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Surviving Hostile Encounters: A Veteran Officer's View

NCJ Number
FBI Law Enforcement Bulletin Volume: 75 Issue: 3 Dated: March 2006 Pages: 10-12
Scott D. Burns
Date Published
March 2006
3 pages
This article discusses ways in which police officers can safeguard/protect themselves from suspects whose actions can turn into a hostile/violent encounter.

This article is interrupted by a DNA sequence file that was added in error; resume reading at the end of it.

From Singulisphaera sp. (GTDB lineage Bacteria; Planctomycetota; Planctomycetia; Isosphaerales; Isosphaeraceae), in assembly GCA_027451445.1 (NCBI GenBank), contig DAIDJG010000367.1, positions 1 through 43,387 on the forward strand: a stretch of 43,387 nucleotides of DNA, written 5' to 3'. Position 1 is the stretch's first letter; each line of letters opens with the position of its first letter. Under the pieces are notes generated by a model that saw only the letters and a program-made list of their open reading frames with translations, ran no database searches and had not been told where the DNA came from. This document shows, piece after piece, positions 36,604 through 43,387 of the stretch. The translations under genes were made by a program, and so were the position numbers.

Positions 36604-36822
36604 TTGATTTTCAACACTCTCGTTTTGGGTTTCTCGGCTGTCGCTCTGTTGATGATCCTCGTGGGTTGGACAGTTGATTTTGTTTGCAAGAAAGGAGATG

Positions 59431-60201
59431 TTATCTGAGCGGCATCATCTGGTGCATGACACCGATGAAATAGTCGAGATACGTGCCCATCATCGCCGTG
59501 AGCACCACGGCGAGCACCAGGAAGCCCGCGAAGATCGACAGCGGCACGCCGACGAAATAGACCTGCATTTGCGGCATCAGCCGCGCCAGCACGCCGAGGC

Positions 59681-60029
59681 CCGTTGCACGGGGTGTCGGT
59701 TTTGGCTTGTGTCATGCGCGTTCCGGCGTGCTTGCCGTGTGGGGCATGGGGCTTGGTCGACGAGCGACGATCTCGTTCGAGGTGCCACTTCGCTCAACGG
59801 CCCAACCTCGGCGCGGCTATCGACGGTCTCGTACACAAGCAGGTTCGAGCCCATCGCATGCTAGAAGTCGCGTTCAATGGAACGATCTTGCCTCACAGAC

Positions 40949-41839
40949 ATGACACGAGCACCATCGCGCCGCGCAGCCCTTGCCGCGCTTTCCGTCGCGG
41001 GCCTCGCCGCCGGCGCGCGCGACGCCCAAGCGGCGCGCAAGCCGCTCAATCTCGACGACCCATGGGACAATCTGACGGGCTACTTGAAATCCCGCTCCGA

A police officer can never anticipate every action a suspect might take. For this reason, training is critical in the patrol setting where the unexpected is always a given. To safeguard themselves from suspects whose behavior or actions can change instantly, officers need to be trained in how to survive a potentially hostile encounter. An officer must learn to watch a person’s hands, to avoid verbal triggers, to use communication and observation skills, to keep updated on the laws and departmental policies and procedures on use of force, to maintain control of the environment, and to hold regular formal and informal training sessions with fellow officers. Through the eyes and experiences of a veteran officer, this article attempts to provide safety tips for officers which entail watching body language, the art of effective communication, the identification of substance use and mental illness, to never underestimate the individual/suspect, and continuous ongoing training.